The Coding Experience
So far we’ve only seen the project creation and configuration components of Paradox3D, however it’s when you leave Paradox Studio that is either going to make you love or loathe Paradox. As I mentioned earlier, the ultimate project type of Paradox is a Visual Studio solution. Paradox is designed to work hand in hand with Visual Studio. In the main editor you should see this button:
Clicking the Visual Studio logo will automatically open your project in Visual Studio, in my case Visual Studio 2015 (which is supported, along with 2013 and I believe 2010). Here is our default project:
Hmmm… not a lot of code here… in fact there is only one file, our platform specific bootstrap. Obviously there would be one such project for each platform you selected when you created your game. The code contained within is certainly not huge:
static void Main(string args)
using (var game = new Game())
This file implements your specific platform’s main and simply creates an instance of the Game class, then calls Run().
Well then, how exactly do we code our game? Well that’s where the component based nature of our game comes in. In your Game project, add a new class like I did here with ExampleScript.cs:
There are a couple choices of the type of script you can create depending on your needs. For a game object that is updated by the gameloop you have a choice between an asynchronous script using C# async functionality, or a more traditional synchronous script, which implements an update() method that is called each frame. There is also a Startup Script that is called when the engine is created but not on a frame by frame basis.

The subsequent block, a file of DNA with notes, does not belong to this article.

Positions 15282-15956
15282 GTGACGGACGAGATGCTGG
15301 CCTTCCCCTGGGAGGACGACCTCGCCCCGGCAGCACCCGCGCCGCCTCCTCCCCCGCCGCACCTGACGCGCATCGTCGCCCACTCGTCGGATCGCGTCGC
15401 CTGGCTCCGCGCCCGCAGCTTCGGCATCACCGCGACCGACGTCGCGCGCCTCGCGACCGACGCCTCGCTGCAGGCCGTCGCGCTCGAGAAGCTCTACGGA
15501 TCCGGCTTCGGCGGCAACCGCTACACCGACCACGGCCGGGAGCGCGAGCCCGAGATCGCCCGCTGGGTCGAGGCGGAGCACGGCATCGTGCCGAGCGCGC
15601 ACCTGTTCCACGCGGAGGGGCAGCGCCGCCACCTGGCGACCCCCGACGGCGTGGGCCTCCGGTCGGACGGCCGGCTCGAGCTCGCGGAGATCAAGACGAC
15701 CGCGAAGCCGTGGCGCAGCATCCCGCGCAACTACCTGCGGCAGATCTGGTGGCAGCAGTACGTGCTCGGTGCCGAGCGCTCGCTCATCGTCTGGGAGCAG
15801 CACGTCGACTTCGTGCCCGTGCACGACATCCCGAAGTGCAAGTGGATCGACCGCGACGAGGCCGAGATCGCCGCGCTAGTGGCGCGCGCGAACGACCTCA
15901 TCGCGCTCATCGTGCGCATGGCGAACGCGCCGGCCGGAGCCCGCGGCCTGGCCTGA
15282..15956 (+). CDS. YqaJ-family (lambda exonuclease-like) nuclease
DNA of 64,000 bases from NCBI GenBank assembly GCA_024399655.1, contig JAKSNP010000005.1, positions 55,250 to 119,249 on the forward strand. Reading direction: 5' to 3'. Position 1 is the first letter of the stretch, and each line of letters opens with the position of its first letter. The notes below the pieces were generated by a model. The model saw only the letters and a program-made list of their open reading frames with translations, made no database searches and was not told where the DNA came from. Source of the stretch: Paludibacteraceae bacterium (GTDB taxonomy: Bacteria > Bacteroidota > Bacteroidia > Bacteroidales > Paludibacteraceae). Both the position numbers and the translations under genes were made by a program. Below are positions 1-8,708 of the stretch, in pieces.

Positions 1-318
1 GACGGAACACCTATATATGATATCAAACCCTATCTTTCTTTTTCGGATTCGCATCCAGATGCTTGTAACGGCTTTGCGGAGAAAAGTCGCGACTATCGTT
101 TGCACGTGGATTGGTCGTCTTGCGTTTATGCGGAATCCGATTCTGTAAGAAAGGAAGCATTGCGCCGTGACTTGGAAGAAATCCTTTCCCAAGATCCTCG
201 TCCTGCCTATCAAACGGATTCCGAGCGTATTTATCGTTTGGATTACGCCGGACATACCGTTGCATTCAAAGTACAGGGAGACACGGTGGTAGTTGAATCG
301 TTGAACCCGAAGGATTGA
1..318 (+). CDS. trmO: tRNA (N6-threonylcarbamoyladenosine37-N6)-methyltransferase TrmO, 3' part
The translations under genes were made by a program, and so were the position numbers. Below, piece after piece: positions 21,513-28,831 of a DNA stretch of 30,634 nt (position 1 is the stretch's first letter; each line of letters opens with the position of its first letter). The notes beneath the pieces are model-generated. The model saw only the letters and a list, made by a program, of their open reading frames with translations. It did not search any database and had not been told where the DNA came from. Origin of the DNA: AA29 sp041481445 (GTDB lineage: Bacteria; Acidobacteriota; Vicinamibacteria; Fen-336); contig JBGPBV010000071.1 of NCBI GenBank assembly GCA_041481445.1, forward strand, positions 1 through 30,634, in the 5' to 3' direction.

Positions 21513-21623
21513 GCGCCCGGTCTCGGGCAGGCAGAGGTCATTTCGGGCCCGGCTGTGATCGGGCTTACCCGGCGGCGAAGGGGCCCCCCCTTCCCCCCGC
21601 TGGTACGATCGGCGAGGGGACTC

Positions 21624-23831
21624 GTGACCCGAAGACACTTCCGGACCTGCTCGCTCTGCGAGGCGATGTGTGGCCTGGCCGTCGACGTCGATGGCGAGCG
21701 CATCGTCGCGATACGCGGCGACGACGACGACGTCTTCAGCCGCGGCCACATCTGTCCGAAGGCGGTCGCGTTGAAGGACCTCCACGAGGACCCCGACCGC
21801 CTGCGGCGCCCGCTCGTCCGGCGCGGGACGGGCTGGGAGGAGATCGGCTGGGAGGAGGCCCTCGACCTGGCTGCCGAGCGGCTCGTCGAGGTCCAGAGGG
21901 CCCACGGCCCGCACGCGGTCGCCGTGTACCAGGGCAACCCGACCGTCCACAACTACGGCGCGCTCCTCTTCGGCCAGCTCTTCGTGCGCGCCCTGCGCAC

I’ll implement a simple SyncScript for this example, as it’s the most familiar if you are from another game engine.
public class ExampleScript : SyncScript
public override void Update()
this.Entity.Transform.Position.X -= 0.1f;
this.Entity.Transform.Position.X += 0.1f;
This script simply checks to see if the game is running, if it is we check to see if the left or right arrow key are down. If either is, we move along the X axis accordingly. Since all entities have a Transform component, this script can now be attached to any Entity we create in the world, either programmatically, or using Paradox Studio. One very cool thing about these scripts is you have code access to 100% of the underlying engine. One VERY important thing to notice before moving along is the public modifier on our class! If you do not make your class public, it wont be scene as an option in studio! Now do a build in Visual Studio to make sure your code compiles. (Ctrl + Shift + B )
Now let’s take a look at the process of attaching this script to an entity in Paradox Studio.